Hope Squad creating community for area students and safe place to talk about their fears

Eileen McCory, Dayton Daily News
March 25, 2024

Hope Squad, a program that trains students to be peer mentors, has rapidly spread in local districts due its effectiveness and creating a sense of community among students.

Some of the area districts that have adopted the program include Oakwood, Kettering, Bellbrook, Northmont and more. In Kettering, the program is a class, while at Oakwood, it’s a club. Bellbrook has a program in middle school, while most districts concentrate on high school students.

“With Hope Squad being a peer-to-peer program, it gives the kids the power to say yes, I’m in control of my own mental health needs,” said Emily Mongelli, prevention educator at Montgomery County Educational Service Center and Hope Squad liaison.

Mongelli said students are more likely to talk to each other first before they talk to an adult. Training the students that might be the first ones to notice someone in crisis can guide those who need help the most to get it.

Mongelli said 65% of referrals to a counselor made after Hope Squad was introduced were made by students, indicating a culture shift where students understand better what their own and their peers’ mental health needs are.

Northmont ninth-grade student Faye Osborne and 10th-grader Jae’Da Jennings said their peers often struggle with many relationships, including romantic relationships, friendships and with their parents. Teenagers can also struggle with stress management and technology.

“We can actually share experiences, because nobody really knows what it’s like to be a teenager except for us,” Jennings said.

While it’s more common to see Hope Squad at high school, some middle schools have also adopted it.

“You guys matter. You’re doing excellent work,” Jaime Burnham, a Bellbrook sixth-grade English teacher and Hope Squad advisor, told Hope Squad students at Bellbrook Middle school recently.

When I first began writing about the youth mental health crisis and asked schools what they were doing to address mental health concerns among their students, Hope Squad came up repeatedly. I was skeptical. How could students helping other students improve mental health outcomes, if those students weren’t trained professionals?

But in talking to students and teachers across the region, I found the reason Hope Squad works is because it helps foster community, which many students are lacking. Loneliness is hard, especially for teenagers, who are often surrounded by people daily but may not feel they can connect with anyone.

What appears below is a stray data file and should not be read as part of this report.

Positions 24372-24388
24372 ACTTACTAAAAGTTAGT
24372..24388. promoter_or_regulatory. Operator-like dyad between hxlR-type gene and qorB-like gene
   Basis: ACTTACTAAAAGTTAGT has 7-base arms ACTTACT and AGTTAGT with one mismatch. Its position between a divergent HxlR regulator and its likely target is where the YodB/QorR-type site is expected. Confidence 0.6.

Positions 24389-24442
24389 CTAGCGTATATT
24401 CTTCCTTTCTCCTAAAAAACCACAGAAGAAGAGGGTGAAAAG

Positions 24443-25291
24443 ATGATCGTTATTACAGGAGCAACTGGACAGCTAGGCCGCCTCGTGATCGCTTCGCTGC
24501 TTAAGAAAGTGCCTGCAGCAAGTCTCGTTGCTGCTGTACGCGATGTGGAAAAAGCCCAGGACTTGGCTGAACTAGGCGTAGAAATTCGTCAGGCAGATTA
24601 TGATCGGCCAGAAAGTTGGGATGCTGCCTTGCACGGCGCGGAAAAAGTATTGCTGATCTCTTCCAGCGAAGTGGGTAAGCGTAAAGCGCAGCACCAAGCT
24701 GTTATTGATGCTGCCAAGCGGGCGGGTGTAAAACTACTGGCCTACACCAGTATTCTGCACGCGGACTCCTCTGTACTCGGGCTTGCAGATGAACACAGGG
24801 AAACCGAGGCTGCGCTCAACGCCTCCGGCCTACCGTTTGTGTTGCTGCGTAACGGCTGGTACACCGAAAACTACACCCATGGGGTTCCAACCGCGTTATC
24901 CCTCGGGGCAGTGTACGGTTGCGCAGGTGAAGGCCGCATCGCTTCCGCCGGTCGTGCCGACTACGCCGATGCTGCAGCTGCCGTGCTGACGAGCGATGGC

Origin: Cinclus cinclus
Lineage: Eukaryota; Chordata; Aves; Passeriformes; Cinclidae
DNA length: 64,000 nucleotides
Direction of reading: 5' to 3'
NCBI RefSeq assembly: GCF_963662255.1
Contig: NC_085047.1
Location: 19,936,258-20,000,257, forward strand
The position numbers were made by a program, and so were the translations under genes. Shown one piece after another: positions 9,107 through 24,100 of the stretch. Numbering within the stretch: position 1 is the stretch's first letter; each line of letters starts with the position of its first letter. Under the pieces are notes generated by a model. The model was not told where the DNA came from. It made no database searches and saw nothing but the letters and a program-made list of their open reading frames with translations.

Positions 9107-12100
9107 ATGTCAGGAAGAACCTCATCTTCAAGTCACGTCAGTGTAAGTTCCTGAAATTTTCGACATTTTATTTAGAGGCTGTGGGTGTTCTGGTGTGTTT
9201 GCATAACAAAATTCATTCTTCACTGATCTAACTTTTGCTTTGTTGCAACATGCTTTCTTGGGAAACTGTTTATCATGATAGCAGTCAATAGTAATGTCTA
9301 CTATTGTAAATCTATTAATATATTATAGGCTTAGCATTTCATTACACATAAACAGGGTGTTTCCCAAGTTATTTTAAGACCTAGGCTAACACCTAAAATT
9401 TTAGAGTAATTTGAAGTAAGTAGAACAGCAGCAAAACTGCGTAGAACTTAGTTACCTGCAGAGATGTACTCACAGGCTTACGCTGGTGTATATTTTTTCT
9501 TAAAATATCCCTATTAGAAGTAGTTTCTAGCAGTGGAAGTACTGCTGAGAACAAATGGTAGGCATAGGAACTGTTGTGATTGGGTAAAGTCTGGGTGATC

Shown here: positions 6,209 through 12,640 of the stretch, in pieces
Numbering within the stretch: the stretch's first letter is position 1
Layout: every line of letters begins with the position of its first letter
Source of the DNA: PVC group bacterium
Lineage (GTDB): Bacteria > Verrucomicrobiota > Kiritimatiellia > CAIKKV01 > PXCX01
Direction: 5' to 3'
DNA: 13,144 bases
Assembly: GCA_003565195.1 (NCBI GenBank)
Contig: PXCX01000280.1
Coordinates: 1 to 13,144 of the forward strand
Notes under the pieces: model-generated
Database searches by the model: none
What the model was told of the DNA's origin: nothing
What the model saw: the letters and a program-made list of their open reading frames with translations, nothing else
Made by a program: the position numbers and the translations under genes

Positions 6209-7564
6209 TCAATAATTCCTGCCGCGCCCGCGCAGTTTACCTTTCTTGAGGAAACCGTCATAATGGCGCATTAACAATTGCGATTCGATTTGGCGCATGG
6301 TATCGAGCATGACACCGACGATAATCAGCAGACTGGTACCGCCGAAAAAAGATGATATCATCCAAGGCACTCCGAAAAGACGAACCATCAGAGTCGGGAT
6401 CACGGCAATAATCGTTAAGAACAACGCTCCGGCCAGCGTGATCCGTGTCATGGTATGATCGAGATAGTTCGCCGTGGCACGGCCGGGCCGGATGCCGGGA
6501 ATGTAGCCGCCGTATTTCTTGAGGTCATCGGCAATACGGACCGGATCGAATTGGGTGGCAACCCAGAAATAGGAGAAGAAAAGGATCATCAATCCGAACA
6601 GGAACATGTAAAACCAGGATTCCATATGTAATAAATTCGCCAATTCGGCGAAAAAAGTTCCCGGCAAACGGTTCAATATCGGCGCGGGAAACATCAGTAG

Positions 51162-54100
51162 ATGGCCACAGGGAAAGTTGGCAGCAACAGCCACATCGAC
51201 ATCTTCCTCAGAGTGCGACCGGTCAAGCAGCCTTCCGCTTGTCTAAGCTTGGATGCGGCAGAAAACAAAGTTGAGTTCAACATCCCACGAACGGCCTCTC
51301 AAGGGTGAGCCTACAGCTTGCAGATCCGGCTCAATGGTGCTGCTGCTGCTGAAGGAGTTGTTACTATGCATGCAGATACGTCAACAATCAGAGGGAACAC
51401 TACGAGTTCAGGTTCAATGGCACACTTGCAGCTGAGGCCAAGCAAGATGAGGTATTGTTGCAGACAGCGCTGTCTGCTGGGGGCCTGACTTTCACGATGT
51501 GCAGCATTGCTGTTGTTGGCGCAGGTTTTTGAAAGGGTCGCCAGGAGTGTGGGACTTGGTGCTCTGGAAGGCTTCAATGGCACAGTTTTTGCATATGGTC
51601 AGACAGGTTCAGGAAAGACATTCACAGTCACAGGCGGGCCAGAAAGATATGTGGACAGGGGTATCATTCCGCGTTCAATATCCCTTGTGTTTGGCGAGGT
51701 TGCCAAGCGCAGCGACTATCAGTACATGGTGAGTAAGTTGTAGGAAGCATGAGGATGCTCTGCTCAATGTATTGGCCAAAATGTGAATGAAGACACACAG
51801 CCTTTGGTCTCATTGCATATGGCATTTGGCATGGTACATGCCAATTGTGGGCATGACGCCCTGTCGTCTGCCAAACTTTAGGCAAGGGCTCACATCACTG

Because the students on Hope Squad are nominated by other students and teachers, they’re identified by the schools as a “safe” person to talk to. When I visited Bellbrook Middle School, one of the Hope Squad students walked up to a student in the hall and began asking them how they felt after studying for a quiz.

Students create larger events, too. At Kettering, Hope Squad and English teacher Jessica Stickel said the students have done things like a movie night watching Inside Out, a Pixar movie about emotions, and a basketball game dedicated to mental health. Students have done art projects about mental health.

“Kids are getting interventions from adults earlier,” Stickel said.

Stickel said her former students have told her the training they got in the Hope Squad class helped them later in life

“Every couple of months, I get a call or a text or an email saying, hey, this thing happened at work, or this thing happened on my college campus, and thank you for teaching me what to do because I was able to get them home,” Stickel said. “That’s really rewarding.”

Griffin Greear, an Oakwood High School sophomore and a member of Hope Squad, said he has always been interested in talking with others about mental health.

“There’s a stigma around mental health right now, when people will bring it up,” Greear said. “People kind of clam up, and I think it’s really important to normalize that conversation.”

He said it is also important for as many people as possible to be able to identify the warning signs of severe mental health problems like suicide and be able to handle those conversations.

Amanda Schroeder, a counselor and Hope Squad teacher at Northmont, said as the person doing suicide assessments for the school, she knows many students who wouldn’t still be here if it wasn’t for Hope Squad.

“I’ll let them know that they’ve made a difference and definitely saved...a lot of lives,” Schroeder said. “Even with the small acts that they do.”